It’s important that employees with ancestry from other countries are treated the same as all other employees. Your employer should never act against you based on your perceived national origin or your national origin. There may be a small overlap between national origin discrimination and racial discrimination, but it’s important to note that they are two different types of discrimination. If you’ve been harmed by this type of employer misconduct, it’s important to reach out to a local legal firm that specializes in national origin discrimination.

The Scott Law Firm is committed to providing employee focused legal assistance. The mission is to help individual employees without direct cost to them. Contact or call today for a case evaluation. 214-965-9675

Various Types of National Origin Discrimination

National origin discrimination is prohibited by law, according to both the Texas Labor Code and the Civil Rights Act of 1964 (Title VII). If your employer is covered by these regulations, they are not legally allowed to make any type of employment decision because of your national origin. The employer should not assign job duties, hire, compensate, fire, promote, or demote based on your nation of origin.

In some situations, national origin discrimination happens when an employee is treated negatively because of their association with or their marriage to someone with a specific ethnic background or different national origin. It’s also possible for national origin discrimination to occur even if the perpetrator and the victim of the discrimination have the same nation of origin. There’s no legal requirement that the perpetrator and victim have to be of different national backgrounds for discrimination to occur.

ScottLawFirm_logo_091820_Finals_VerticalHarassment is one kind of national origin discrimination. Harassment may consist of negative or offensive remarks about your accent, national origin, or ethnicity. An attorney specializing in national origin discrimination would need to demonstrate that the remarks created a hostile workplace, altering the terms and conditions of employment, and were pervasive or severe.

This type of hostile work environment harassment could be actionable legally if it is based on the perception of a manager, supervisor, coworker, customer, or client’s idea that you are of a specific national origin, even if it is inaccurate. If, for example, you regularly receive postcards of camels in the mail, and then are called negative names because a coworker believes that you are from Iran, even if you are actually from Italy, then complain to your supervisor who tells you to get over it, this could be a case of national origin harassment.

The Immigration Reform and Control Act Protects You

The Immigration Reform and Control Act of 1986 states that your employer cannot discriminate against you as an employee or job applicant based on your immigration status or citizenship. An employer cannot require you to provide extra paperwork beyond what is legally necessary. Contact a local national origin discrimination lawyer if you feel that your rights have been violated under this law.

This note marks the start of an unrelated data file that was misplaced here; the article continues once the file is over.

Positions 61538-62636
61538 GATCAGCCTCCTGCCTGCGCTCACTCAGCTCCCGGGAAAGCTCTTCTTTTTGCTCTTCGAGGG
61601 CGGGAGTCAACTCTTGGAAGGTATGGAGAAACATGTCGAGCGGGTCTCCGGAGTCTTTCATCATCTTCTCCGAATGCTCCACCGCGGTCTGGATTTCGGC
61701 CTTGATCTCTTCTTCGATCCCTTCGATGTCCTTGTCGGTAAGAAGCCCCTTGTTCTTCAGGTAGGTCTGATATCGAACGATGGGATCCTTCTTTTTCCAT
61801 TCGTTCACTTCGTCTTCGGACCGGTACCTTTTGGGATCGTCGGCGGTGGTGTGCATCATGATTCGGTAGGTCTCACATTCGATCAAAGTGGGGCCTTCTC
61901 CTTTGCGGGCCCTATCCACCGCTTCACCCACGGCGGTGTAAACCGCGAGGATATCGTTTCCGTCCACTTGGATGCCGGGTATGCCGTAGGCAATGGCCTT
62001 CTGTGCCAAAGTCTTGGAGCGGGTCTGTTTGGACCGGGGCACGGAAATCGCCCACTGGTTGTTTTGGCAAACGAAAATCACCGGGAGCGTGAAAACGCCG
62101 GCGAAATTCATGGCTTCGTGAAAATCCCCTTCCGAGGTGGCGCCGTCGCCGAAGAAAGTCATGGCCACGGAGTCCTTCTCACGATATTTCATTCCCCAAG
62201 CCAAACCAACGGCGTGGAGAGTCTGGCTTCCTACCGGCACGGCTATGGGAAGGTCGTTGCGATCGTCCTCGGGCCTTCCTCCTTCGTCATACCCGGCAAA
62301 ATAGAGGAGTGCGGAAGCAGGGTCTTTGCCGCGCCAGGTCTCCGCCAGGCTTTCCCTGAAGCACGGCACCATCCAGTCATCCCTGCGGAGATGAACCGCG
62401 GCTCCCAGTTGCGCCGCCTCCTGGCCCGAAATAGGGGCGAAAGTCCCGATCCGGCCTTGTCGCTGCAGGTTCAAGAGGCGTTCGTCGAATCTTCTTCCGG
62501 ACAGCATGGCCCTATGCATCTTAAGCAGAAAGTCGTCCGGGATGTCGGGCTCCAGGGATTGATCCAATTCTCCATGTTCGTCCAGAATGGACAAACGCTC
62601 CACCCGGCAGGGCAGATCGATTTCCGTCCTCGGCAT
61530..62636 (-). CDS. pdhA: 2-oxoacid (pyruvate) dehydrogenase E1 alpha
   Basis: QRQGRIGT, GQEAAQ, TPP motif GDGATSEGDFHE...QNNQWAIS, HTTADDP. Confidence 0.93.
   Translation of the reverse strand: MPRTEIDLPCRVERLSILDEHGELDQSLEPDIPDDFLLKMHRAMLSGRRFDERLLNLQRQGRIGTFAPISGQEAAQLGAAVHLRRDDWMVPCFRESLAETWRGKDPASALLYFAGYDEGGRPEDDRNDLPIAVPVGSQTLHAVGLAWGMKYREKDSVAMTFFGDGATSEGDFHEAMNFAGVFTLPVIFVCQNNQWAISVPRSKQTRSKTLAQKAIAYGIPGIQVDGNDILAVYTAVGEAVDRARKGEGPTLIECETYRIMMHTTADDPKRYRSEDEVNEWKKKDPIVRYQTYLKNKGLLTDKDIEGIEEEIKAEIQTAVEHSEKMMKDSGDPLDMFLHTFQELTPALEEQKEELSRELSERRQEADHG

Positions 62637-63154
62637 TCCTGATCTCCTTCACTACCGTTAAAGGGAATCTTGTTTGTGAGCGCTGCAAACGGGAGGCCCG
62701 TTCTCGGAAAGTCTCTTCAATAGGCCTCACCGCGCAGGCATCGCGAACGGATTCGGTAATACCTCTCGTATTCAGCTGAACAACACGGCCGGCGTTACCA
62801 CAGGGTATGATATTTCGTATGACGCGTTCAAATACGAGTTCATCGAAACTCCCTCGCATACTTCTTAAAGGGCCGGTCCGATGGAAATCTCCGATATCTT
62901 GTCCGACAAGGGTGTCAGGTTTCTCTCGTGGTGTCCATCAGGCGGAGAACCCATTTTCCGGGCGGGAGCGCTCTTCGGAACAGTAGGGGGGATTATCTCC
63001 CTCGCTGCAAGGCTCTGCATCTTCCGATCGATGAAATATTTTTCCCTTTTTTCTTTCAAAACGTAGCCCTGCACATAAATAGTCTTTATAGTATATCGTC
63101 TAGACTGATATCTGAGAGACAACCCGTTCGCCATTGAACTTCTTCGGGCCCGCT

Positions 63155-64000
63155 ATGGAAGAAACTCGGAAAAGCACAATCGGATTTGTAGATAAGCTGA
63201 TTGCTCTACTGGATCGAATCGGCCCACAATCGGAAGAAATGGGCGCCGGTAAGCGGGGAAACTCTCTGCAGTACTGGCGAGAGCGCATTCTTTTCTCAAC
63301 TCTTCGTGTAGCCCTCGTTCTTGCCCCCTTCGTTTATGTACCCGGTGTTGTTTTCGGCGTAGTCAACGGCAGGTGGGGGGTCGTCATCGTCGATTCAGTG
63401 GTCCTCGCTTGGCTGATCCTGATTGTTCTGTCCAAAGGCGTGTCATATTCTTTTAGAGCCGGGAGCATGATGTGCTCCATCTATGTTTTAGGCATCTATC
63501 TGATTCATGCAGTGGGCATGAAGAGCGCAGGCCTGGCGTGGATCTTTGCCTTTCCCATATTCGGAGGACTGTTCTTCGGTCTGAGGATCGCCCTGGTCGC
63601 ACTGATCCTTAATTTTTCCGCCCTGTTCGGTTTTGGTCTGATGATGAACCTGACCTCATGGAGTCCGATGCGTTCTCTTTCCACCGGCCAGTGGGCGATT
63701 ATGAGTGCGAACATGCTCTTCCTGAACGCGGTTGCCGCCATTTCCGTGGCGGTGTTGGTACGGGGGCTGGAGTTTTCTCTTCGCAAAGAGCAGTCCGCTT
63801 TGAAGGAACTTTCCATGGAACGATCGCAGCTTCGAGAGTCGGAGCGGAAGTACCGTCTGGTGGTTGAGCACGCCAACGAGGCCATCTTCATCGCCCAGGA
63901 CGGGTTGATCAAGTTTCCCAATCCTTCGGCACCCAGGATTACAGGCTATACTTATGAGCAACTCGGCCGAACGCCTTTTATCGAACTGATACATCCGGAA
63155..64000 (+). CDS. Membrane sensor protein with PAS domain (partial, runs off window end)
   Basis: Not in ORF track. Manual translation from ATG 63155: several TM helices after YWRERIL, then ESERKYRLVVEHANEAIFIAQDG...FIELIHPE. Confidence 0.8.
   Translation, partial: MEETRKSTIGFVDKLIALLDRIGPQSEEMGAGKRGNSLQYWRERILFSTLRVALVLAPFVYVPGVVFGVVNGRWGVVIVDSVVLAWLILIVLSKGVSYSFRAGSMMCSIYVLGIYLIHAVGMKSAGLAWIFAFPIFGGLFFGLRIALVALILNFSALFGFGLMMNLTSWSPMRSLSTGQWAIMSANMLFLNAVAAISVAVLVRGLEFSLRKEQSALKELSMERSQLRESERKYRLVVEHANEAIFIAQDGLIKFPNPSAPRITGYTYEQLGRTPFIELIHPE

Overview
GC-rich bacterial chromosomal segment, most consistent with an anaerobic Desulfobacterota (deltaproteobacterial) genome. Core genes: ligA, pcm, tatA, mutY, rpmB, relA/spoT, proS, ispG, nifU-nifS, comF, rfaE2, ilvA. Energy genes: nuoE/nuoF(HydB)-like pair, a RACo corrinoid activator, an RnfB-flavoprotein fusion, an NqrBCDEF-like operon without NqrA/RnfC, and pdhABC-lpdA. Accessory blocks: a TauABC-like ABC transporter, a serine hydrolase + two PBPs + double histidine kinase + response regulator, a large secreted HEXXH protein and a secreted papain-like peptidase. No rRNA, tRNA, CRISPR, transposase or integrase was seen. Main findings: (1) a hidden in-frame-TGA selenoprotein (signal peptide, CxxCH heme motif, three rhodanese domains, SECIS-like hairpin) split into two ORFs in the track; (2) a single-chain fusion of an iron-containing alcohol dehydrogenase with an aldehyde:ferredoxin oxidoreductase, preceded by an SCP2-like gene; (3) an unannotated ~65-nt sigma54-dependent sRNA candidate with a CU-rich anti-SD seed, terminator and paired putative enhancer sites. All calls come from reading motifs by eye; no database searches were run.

This Type of Discrimination is Illegal

An accent can be related to your national origin. Discrimination because of your accent could be an example of national origin discrimination. Title VII law says that your employer cannot make an employment decision on this type of characteristic unless the accent directly interferes with your work performance. The employer needs to be able to clearly demonstrate that spoken English is necessary to do your job and that the accent that you have specifically interfered with your ability to communicate clearly in spoken English.

If you can prove that you have a solid command of spoken English, or that you do your job well while speaking English with an accent, there’s a good chance that your employer is violating Title VII if they discriminate against you because of your accent.

Some employers attempt to enforce rules about only speaking English in the workplace. These rules can also constitute national origin discrimination under Title VII. There is no reason to have an English-only rule unless it is vital for the business to operate safely. In most situations, there’s no reason that you should be kept from speaking in an alternative language.

Speak with a National Origin Discrimination Attorney Today

Our state has a large number of individuals from other regions and countries. Employers should never take action against you just because you appear to come from another country or have roots in a different place. It can be extremely difficult to face national origin discrimination in the workplace. You may be able to receive damages for your loss. In addition, it is illegal for an employer to retaliate against an employee for submitting a complaint.

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